Take it from another mom: when we say we don't want or need anything, we don't really mean it. So, we are here to help, and have rounded up some of the best gifts we've seen for the new mom and the veteran mom.
And, if you're still not satisfied, here are some other simple ideas to make any mom feel special:
Lastly, I'm a big fan of getting myself a gift. No judgments please! Because I don't want to be upset that no one has picked up the perfect thing, I'll find that perfect thing for myself, let my husband know, and we're both happy (well at least I am).
I would venture a guess that my ingress into Tikkun Olam is different than most, as it emerged from a place of hate.
Five years ago, when I was ten year old, the Israeli-Palestinian conflict, known as Operation Protective Edge, launched. I was old enough to follow the narrative, and I found myself frustrated and disillusioned by the account of the conflict told by the media and by public opinion. Israelis were being vilified for protecting their citizens’ lives while Palestinians were working to maximize their own civilian casualties to sway world opinion.
I remember crying from frustration. I could so plainly see the situation and felt powerless against it. For the first time in my life, I really thought I understood hate. Hate for an entire people that I have never personally encountered. Add to the current situation that my maternal grandfather is Iraqi, was ousted from his home in 1952, stripped of all possessions, and absorbed by Israel as a refugee. My paternal grandmother was also forced to leave her home in Morocco due to persecution.
My mother was not sympathetic. While she understood how I arrived at my current state of mind, she made it clear that I was too young for declarations of hate. Ultimately, my Israeli mother said, Israel wants to protect her children, and for that she needs peace with neighboring countries. Instilling hatred in children will make that goal less likely. She turned on Matisyahu’s One Day and left me alone with my thoughts.
And so, in 2015, I wrote my first song for peace (shameless plug time: https://itunes.apple.com/us/artist/ari-abramovitz/1066960399; and shoutout to puberty, because you can really follow the journey of my changing voice over the three songs), and, when it came to choosing a bar mitzvah project, looked to combine my love for sports with the new task from my mother of finding a better way to deal with the Palestinian-Israeli conflict.
My bar mitzvah project, with the support of my community, launched Crossovers for Coexistence, where my Jewish friends partnered with Al Aqsa Academy, a local Muslim school, for a game of basketball on the floor of the Wells Fargo Center prior to a Sixers’ game. More importantly, the teams were mixed, allowing for bonding and collaboration, and we had the opportunity to sit together to eat dinner prior to the Sixers’ game. The kids I met that day included Palestinian refugees and Muslims born and raised in the Philadelphia area.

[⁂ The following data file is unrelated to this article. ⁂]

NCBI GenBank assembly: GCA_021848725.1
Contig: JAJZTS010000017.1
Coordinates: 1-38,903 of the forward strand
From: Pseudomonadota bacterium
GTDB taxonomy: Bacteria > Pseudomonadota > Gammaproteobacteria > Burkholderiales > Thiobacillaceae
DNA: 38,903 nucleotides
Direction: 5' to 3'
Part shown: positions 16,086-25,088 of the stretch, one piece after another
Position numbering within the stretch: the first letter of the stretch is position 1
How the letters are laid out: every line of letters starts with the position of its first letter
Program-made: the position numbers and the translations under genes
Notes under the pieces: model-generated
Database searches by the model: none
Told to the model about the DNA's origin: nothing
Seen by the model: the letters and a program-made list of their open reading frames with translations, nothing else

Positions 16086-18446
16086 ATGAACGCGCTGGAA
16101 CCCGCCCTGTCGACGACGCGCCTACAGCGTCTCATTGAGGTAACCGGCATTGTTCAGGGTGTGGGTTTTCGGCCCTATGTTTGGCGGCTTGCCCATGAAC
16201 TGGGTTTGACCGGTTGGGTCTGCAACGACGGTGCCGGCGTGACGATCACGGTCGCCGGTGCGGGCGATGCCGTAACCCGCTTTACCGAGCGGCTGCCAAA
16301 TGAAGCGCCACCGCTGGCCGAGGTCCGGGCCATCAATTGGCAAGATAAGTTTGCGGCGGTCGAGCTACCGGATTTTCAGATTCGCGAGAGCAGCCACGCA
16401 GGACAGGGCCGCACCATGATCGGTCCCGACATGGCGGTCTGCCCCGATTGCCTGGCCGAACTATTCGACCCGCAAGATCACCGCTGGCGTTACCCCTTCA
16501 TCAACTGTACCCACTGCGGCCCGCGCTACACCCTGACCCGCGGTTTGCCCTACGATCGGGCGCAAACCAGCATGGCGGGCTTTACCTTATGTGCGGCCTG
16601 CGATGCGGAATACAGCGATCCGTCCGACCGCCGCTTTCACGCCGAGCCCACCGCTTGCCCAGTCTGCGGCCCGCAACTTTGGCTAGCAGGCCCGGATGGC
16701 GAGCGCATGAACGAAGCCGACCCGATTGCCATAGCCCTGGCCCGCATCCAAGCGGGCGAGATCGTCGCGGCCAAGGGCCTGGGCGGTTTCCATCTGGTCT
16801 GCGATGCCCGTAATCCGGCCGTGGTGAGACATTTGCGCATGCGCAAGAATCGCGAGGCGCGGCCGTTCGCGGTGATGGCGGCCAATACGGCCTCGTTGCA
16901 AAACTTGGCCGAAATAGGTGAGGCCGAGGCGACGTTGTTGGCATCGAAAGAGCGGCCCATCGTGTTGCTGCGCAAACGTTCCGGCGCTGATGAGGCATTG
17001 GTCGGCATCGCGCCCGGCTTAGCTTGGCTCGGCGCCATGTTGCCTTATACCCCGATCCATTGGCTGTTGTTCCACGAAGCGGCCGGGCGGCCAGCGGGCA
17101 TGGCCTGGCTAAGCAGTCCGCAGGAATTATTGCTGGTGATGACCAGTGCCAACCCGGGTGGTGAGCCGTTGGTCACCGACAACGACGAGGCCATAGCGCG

Since that day, my Jewish school and my synagogue have maintained ties with Al Aqsa Academy’s clergy and students, and I learned the valuable lesson that each of us can impact change in our community.
This year, as part of my Tikkun Olam journey, I joined a team of like-minded teens through the Jewish Federation, known as the Teen Giving Project. The program teaches us about fundraising, introduces us to potential causes, and ultimately tasks us with raising money for the cause of our choosing, the environment. As we are nearing the end of our first year in the program, we are in the process of raising money.
I thank you for reading this, invite you to learn more about my journey, and, if you would like to help, donate through my page here: www.firstgiving.com/fundraiser/ari-abramovitz/teengivingprojectfirst19-2
Thank you in advance for learning about my project
We grew up eating this charoset and let me tell you it's so good.
The great news is that it's also super easy to make. Last year I shared my initial recipe for my our dad's charoset which only included walnuts and silan (date syrup). This year I've further improved it by also adding pecans.
Eat it at the Seder on matzoh, as a dip with lettuce (that's what we do), or use it as a spread or topping for yogurt during Passover. It's so sweet you'll just want to eat it with a spoon - trust me!
Makes: About 1 cup (double this if you're having a large Seder)
1/2 cup toasted chopped pecans
1/2 cup toasted chopped walnuts
1/2 cup silan (date syrup) - I used Soom
1. Mix the pecans and walnut, spray a medium pan with coconut oil, and toast the nuts on medium heat for about 4-5 minutes, until fragrant and golden. Let them cool slightly before proceeding to the next step.
2. Put toasted nuts in a thick ziploc and using a meat mallet, rolling pin, or even a regular hammer, gently smash them into small-medium sized pieces; stop before the nut mixtures becomes a powder
3. Place chopped nuts in a bowl and add the silan. Stir. At this point, you will have a thick spread.
if too thick, add a bit more silan. If too thin, more chopped nuts will do the trick. Experiment and see what consistency is best.
4. This can be made a couple of days ahead and stored in a covered container at room temperature.
Enjoy your Seder with your friends and loved ones, and please share with us your holiday traditions with the hashtag #howdoyoujew.